Jan Haviland, owner and president of Haviland Corp., an NFIB member business in Linn, testified online today before the U.S. House Small Business Committee about the impact proposed federal tax increases would have on small businesses already struggling because of the pandemic.
Haviland, who chairs the NFIB Missouri Leadership Council, told lawmakers:
“When the pandemic arrived in March of 2019, we saw a drop in business for several months but were helped with PPP monies to get us through the next 6 months of 2019. We also provided our county with 50 PPE [personal protection equipment] washable gowns for the health department.
“Since January of 2021, we have experienced cost increases from all suppliers, including corrugated boxes, steel, steel finishes, rubber, freight, plastic parts, bolts, screws, and other parts necessary for completing our products and getting it to our customers. This, in turn, is causing an upturn in the prices we must charge our customers. We usually have between a 2-5% increase every two years, but this year, being the year to increase prices, we are looking at a price increase of between 10-12%.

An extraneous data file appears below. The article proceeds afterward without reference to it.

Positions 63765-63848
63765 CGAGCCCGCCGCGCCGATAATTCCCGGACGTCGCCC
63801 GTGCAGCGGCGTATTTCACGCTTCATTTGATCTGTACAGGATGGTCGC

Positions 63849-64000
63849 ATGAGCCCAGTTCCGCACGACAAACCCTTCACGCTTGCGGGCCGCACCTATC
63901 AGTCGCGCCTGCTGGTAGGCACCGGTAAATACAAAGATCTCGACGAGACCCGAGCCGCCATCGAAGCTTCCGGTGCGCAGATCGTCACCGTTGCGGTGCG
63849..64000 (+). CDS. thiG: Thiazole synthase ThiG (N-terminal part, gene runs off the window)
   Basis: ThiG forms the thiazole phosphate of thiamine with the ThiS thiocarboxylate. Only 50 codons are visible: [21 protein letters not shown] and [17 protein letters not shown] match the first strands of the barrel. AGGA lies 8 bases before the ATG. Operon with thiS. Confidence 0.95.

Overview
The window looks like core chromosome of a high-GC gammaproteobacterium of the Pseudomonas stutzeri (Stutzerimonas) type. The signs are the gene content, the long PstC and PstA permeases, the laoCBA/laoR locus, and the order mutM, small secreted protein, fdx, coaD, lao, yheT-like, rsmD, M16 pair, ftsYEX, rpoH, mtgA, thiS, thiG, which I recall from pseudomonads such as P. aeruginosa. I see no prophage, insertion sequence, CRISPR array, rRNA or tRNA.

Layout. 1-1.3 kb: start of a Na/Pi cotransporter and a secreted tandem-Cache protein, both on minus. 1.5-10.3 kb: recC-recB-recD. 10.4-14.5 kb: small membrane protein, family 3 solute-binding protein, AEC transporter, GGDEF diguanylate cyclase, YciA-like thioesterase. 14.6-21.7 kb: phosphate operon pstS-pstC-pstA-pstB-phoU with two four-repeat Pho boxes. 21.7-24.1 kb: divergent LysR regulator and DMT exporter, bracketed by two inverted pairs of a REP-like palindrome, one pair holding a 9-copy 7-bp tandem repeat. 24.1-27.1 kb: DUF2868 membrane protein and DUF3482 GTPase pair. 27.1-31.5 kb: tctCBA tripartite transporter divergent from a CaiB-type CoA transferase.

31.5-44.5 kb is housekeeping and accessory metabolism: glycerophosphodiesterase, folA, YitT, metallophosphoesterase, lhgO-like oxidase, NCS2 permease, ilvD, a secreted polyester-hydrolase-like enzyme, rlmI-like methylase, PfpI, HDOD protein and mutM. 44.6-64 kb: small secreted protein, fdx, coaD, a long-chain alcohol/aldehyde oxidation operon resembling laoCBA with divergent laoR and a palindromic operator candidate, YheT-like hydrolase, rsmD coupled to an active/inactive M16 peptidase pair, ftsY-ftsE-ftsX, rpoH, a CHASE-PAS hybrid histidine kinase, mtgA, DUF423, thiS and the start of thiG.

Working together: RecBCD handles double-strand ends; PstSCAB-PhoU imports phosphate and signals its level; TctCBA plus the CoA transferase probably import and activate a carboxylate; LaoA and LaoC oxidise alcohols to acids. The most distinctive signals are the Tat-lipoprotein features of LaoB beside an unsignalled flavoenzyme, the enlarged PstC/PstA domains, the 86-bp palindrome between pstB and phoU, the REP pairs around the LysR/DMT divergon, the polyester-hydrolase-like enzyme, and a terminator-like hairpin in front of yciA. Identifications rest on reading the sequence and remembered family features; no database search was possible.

“As I look at the tax increase the federal government is proposing for C corporations, this would wipe out about two-thirds of our price increase. In running a business, it is essential to have money to cover cost increases, repair and/or replace equipment, do building repairs, and to provide all full-time employees with full health insurance and wage increases, for full- and part-time employees, hoping they will not be wiped out by inflation.
“With prices increasing on supplies, some three to four different times, since the beginning of 2021, wage increases, insurance increases, repair and equipment price increases, what would be remaining from our product price increase would be very little, to cover the costs of doing business.
“As a small C corporation with worldwide distribution, and approximately 15-20 employees, depending on the time of year, we could price ourselves out of the market because of having to pay higher taxes to the federal government.”
Haviland told the committee members, “It is important we work with one another, and by manufacturing in the United State of America, we can do that. Now we need your help to ensure this continues.”